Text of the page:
November 29, 2005

THERE BUT FOR GRACE...:

Art of Justice: The Filmmakers At Nuremberg (Philip Kennicott, 11/29/05, Washington Post)

Years before he wrote "On the Waterfront," before that film brought him an Oscar, and before he earned the ire of many colleagues by testifying during the Hollywood communist witch hunt, writer Budd Schulberg had the distinct honor of arresting Leni Riefenstahl.

He was in Germany, assembling a film to be used at the Nuremberg trials as evidence against the Nazis. Riefenstahl, the legendary director and propagandist for Hitler, knew where the skeletons were. So Schulberg, dressed in his military uniform, drove to her chalet on a lake in Bavaria, knocked on her door, and told the panicked artist that she was coming with him.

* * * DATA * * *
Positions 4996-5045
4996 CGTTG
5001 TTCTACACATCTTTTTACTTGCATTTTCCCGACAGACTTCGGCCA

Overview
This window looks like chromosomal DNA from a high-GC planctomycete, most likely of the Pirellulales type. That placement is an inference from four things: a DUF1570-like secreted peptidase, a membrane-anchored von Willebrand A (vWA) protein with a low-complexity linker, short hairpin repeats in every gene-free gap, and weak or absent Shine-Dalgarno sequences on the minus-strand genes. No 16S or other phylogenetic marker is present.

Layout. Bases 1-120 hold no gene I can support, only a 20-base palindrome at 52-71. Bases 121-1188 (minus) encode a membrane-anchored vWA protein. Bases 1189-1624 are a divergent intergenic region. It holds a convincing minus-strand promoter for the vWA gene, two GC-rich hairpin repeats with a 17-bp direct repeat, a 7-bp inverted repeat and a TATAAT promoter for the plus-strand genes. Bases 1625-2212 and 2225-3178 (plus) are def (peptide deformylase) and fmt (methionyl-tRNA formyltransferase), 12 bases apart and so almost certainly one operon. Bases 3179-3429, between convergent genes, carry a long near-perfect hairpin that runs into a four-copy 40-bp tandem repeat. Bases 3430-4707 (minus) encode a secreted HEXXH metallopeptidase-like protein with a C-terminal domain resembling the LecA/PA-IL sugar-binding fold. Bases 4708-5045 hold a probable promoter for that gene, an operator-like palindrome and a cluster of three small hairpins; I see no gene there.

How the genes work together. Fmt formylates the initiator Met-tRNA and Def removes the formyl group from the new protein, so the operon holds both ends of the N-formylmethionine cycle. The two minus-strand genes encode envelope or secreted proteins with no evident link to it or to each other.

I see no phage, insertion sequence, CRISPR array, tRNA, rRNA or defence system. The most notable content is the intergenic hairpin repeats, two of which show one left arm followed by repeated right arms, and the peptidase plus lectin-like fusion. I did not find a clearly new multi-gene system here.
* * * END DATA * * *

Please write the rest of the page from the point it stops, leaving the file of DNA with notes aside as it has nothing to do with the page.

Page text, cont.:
"I tried to calm her down," says Schulberg, 91, remembering in a thin, dry voice an episode more than a half-century distant. But he needed her to identify the seemingly endless gallery of faces on film that he had been collecting. So, very much against her will, he drove her to Nuremberg in an inelegant open-air military vehicle, and listened to a sad and defensive argument that would define the rest of her life, and that no one would ever believe.


To his eternal credit, Mr. Schulberg had the decency to end his own collaboration with evil and join the forces of light.

Posted by Orrin Judd at November 29, 2005 11:22 PM
Comments

Wonder if Jodie Foster will be putting this moment into her film about Leni, whom she says, has been "libeled so many times" about her past.

Because, I guess, Hollywood can't survive simply on trying to prop up the reps of communists--it's time to resuscitate those of national socialists, as well.

Posted by: Ed Driscoll at November 30, 2005 10:51 AM
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